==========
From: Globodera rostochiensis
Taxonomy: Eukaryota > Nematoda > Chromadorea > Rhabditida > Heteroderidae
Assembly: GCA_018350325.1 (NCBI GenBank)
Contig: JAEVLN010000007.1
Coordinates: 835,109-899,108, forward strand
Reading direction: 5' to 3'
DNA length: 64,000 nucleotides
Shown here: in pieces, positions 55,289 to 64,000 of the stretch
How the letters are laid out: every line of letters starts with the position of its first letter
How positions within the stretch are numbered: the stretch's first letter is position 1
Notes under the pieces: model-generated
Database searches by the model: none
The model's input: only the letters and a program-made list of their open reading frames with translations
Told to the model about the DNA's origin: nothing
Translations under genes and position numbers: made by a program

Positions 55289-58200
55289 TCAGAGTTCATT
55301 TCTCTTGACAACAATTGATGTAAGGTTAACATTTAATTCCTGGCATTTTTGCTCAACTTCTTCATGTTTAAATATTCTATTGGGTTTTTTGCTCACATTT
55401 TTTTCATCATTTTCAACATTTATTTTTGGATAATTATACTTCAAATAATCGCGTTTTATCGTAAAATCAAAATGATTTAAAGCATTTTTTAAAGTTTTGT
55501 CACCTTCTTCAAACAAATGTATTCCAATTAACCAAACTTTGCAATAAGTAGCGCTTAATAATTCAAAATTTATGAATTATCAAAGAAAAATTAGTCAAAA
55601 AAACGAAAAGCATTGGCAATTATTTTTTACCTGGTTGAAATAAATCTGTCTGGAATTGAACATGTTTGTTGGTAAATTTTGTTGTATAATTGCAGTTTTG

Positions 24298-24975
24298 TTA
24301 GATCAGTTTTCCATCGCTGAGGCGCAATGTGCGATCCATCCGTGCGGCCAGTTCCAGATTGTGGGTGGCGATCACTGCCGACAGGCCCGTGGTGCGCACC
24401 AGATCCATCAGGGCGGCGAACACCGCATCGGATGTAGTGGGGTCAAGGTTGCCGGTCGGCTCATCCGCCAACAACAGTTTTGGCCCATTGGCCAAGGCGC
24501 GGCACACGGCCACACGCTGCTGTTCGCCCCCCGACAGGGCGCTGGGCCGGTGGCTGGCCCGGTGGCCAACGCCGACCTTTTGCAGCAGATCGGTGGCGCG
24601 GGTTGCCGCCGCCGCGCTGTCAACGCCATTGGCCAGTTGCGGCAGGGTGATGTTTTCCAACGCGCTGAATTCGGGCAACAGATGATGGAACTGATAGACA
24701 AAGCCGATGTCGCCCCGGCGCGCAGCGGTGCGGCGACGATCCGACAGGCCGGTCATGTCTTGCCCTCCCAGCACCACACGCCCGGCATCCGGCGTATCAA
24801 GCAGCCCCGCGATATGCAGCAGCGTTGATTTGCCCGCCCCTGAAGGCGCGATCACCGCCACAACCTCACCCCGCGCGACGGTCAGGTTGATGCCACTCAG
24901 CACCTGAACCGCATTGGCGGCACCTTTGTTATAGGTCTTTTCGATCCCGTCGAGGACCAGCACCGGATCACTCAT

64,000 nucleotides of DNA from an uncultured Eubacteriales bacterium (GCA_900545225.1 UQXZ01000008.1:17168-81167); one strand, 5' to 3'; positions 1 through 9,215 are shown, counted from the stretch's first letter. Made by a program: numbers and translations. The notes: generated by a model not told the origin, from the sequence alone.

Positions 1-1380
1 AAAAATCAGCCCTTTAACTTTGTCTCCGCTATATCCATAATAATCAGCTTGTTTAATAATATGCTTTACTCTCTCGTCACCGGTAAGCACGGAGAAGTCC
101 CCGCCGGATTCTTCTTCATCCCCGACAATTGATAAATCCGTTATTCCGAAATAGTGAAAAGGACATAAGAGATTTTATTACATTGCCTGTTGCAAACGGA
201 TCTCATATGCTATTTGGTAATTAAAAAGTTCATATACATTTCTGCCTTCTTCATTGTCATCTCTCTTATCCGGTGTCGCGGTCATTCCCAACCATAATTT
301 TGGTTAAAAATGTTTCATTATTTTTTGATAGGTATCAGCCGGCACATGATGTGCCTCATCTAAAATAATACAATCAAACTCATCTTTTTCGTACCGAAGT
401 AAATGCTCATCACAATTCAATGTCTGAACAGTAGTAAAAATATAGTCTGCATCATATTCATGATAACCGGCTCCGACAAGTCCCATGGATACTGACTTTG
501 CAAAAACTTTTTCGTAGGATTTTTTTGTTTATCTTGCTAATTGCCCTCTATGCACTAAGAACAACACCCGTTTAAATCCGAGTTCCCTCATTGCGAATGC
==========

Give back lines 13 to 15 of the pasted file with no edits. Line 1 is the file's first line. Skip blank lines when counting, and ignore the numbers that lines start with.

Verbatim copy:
The model's input: only the letters and a program-made list of their open reading frames with translations
Told to the model about the DNA's origin: nothing
Translations under genes and position numbers: made by a program